The report says he's getting 1.5m GBP a year (roughly $2.45m), which is double his current contract. I think his current salary is a bit low, but HTC says they will fight for him. I'm not so sure that if they matched Team Sky that Cav would still stay. He's been Greipeling about his contract since last year's Commonwealth games and I think he has a bit of chip on his shoulder. I mean, if you've gone to the press about your salary it's safe to say relations with your employer could be better.
At the end of the day my bet is he goes to Team Sky. I think he'll be looking for a change if he has the Tour I see him having. That is, winning 3-5 but not all the sprint stages and without the dominance of a couple years ago. I think Cipo had it closest to the truth about Cav in that he's just not as hungry as he was.
Plus, If Team Sky is in the bidding it's going to be high. They've got deep pockets and it wouldn't surprise me if they brought along Renshaw as well.
--The latest from the UCI is a ban on anyone who has been convicted of doping from working for a cycling team. McQuaid says this is about the future but the Italian cycling federation has already said it will affect current riders, such as Petacchi.
The first problem is this only affects those who got caught, or confessed. So all the guys who doped but never got caught, they're all fine.
Also, these are the ones who have already served two years for doping. Two full years! That's an eternity compared to the slap on the wrist by all other major sports. In addition, you're telling them their livelihood is at risk for the rest of their life? This is just excessive and unlikely to cause any change. The last thing a guy is thinking about when debating whether to dope is what he'll do after cycling.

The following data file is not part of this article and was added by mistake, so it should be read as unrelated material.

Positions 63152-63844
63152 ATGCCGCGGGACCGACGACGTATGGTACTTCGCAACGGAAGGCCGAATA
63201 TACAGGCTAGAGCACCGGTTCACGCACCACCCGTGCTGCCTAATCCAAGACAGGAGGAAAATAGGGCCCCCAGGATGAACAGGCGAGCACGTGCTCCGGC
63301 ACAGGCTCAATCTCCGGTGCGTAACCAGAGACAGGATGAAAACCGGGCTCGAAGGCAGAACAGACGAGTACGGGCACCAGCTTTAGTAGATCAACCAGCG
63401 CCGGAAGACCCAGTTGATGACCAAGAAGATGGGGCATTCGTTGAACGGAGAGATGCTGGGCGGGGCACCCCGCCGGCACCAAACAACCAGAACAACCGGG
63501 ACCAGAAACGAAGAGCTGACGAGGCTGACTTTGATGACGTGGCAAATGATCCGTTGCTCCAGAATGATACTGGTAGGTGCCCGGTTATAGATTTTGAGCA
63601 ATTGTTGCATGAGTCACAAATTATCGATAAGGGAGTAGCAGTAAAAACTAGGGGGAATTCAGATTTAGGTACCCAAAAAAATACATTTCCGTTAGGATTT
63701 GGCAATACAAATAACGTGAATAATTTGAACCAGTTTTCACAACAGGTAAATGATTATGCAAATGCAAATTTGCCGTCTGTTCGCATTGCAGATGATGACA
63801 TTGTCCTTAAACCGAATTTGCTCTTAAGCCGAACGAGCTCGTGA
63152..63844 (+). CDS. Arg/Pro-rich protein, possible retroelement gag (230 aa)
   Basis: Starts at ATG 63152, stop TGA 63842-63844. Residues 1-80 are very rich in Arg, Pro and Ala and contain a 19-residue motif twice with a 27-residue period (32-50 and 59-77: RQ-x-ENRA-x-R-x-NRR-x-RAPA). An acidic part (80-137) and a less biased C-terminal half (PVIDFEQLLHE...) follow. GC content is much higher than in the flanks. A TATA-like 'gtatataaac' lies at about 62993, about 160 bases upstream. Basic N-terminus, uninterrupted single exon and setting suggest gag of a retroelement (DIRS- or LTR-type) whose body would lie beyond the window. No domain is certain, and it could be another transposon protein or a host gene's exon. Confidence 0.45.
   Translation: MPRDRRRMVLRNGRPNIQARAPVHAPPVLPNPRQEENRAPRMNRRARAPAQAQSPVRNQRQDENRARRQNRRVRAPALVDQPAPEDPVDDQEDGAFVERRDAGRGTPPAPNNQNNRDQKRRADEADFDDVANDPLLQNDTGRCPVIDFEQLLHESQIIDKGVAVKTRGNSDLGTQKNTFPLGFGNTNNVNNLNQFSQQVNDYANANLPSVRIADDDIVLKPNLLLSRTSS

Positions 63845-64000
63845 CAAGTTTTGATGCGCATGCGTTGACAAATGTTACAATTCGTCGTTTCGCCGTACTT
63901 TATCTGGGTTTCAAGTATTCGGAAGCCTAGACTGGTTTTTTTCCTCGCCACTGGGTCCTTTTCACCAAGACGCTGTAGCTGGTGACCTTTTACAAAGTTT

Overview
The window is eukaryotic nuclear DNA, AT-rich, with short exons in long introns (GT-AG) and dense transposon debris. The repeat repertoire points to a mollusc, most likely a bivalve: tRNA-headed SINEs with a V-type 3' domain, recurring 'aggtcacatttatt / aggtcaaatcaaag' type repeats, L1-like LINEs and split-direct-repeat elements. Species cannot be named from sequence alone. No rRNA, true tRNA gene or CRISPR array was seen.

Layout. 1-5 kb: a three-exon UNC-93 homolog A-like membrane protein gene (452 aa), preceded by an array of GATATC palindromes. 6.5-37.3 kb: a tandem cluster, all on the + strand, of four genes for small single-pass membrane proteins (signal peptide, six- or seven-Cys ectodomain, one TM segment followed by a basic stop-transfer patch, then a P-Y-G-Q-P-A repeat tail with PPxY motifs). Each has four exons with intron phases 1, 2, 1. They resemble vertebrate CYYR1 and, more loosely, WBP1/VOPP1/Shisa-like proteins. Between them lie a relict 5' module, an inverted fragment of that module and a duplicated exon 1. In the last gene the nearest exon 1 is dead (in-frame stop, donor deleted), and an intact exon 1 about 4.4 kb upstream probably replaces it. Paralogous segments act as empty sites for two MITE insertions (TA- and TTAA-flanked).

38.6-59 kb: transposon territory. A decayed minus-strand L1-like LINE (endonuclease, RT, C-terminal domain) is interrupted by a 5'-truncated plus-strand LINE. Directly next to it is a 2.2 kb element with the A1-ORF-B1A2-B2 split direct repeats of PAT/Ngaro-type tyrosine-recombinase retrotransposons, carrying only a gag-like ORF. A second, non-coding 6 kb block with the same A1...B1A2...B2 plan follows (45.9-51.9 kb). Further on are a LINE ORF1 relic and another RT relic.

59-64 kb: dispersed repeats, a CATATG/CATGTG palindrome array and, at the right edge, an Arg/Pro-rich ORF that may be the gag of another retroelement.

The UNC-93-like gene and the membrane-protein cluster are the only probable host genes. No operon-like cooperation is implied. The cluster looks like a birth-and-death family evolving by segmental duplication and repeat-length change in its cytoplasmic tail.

If consequences made any difference in doping the two year ban would be sufficient. The issue is, they don't. The UCI (Pat McQuaid) should stop wasting its time on overly punitive rules which will only punish those who have, by definition, already been punished and start focusing on things that would actually have an affect. The first thing that comes to mind is listening to whistleblowers instead of making personal attacks at them. I guess it's a bit much, though, to expect any integrity out of the UCI as long as McQuaid is at the helm.
--The Vuelta is the latest grand tour to consider a US start. They mentioned New York as a possibility but say the numbers don't add up.
At the end of the day I think it's less about the riders and more about the cost. They'd had to charter a fleet of jets in addition to the MASSIVE amount of gear required to support the teams. The bill for that first stage alone would probably be $10m+. With stage races it's not just the teams, which themselves are quite large, it's also the rest of the caravan. The race staff alone is quite substantial. In addition, all the european TV crews would have to fly over. Another logistical hurdle is customs for all those involved. Not to mention coming to the US would rule out all the ex-Postal guys who are afraid of coming to the US of A for fear of being sopenaed!
--Think the Contador case is taking a long time? Ullrich's case from five years ago is still pending by CAS.